Learning Objective

At the conclusion of this application-based activity, participants will be able to:

  • Analyze the main signaling pathways and key mechanisms in DNA damage repair and how deficiencies in these pathways can lead to tumor proliferation and growth.
  • Examine the pharmacology of PARP inhibitors and how these agents induce tumor cell death by exploiting the concept of “synthetic lethality” in cells with BRCA mutations.
  • Explore evolving data regarding the efficacy and adverse event profiles of PARP inhibitors currently approved and in clinical development for patients with ovarian, breast, prostate, and pancreatic cancers.
  • Using a case-based approach, assess challenging questions regarding PARP inhibitors and discuss the ways that the oncology pharmacist can optimize therapy, anticipate adverse effects, and improve adherence.

Faculty

Jason Bergsbaken, PharmD BCOP
Pharmacy Coordinator, Regional Oncology Services
University of Wisconsin Hospital and Clinics
Madison, Wisconsin

Dr. Bergsbaken currently serves as Pharmacy Coordinator, Regional Oncology Services for UW Health in Madison, WI. His responsibilities include the coordination and standardization of pharmaceutical care among UW Carbone Cancer Center partners. Dr. Bergsbaken received his Doctor of Pharmacy degree from the University of Wisconsin-Madison. Following graduation, he completed a PGY1 Pharmacy Practice Residency and PGY2 Oncology Pharmacy Residency at UW Health. In addition to his coordinator responsibilities, Dr. Bergsbaken practices as an Oncology Clinical Pharmacist across UW Health adult care settings, including University Hospital (inpatient hematology/oncology/BMT), UW Carbone Cancer Center (ambulatory/clinic), and UW Oncology Pharmacy (community). Additionally, he has been intimately involved with the implementation of multiple practice advancement initiatives, including pharmacist-led oral chemotherapy management. Current professional affiliations include American Society of Health-System Pharmacists (ASHP), Hematology/Oncology Pharmacy Association (HOPA), and Pharmacy Society of Wisconsin (PSW).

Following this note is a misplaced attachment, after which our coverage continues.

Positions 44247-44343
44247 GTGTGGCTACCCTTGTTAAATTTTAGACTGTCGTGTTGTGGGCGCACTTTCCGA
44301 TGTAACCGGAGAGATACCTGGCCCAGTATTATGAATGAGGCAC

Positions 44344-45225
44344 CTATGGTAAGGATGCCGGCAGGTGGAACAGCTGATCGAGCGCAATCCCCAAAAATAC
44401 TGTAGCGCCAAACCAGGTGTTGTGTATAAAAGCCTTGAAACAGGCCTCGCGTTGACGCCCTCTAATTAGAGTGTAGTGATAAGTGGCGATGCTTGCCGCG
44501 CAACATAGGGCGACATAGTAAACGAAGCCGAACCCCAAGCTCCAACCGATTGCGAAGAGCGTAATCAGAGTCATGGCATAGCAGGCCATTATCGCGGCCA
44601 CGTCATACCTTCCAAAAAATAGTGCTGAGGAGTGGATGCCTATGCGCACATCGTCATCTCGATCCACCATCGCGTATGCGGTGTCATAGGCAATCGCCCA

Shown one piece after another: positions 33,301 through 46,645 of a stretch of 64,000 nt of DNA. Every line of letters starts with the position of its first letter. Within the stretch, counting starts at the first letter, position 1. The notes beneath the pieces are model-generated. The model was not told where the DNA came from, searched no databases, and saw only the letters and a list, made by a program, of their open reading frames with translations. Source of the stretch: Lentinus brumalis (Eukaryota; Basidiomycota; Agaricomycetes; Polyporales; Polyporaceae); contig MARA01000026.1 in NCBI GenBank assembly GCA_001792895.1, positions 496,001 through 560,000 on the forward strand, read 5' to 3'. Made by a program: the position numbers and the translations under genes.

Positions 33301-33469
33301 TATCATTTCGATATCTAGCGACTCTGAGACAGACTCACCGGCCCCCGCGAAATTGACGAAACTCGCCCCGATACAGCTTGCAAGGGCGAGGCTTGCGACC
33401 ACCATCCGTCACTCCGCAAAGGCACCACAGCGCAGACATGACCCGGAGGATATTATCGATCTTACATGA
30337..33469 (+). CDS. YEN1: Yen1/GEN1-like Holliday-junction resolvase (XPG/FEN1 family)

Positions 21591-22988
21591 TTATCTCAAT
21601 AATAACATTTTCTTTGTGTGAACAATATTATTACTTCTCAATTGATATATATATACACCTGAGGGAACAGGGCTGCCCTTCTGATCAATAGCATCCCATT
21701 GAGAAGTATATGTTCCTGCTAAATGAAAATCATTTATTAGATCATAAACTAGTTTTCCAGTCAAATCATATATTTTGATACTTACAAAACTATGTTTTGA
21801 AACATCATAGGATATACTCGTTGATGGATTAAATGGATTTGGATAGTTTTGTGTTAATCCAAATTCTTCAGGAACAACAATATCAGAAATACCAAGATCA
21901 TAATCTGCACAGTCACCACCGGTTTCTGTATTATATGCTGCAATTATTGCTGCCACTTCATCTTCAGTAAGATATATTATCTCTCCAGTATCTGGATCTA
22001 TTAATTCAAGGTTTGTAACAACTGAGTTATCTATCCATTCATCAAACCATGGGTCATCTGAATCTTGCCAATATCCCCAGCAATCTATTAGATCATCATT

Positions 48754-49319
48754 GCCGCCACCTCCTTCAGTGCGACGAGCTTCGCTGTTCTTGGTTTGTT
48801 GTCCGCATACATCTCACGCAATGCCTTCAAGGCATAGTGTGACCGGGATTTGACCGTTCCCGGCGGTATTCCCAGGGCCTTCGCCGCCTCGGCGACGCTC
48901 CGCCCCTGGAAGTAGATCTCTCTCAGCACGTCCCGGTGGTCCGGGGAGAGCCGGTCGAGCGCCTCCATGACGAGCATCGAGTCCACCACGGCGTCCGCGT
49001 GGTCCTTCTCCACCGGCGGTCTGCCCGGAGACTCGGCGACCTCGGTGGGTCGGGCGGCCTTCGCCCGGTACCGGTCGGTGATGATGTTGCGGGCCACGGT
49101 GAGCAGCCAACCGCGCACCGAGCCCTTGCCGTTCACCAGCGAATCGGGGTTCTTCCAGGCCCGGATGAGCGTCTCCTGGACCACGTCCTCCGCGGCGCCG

James M. Ford, MD
Professor of Medicine and Genetics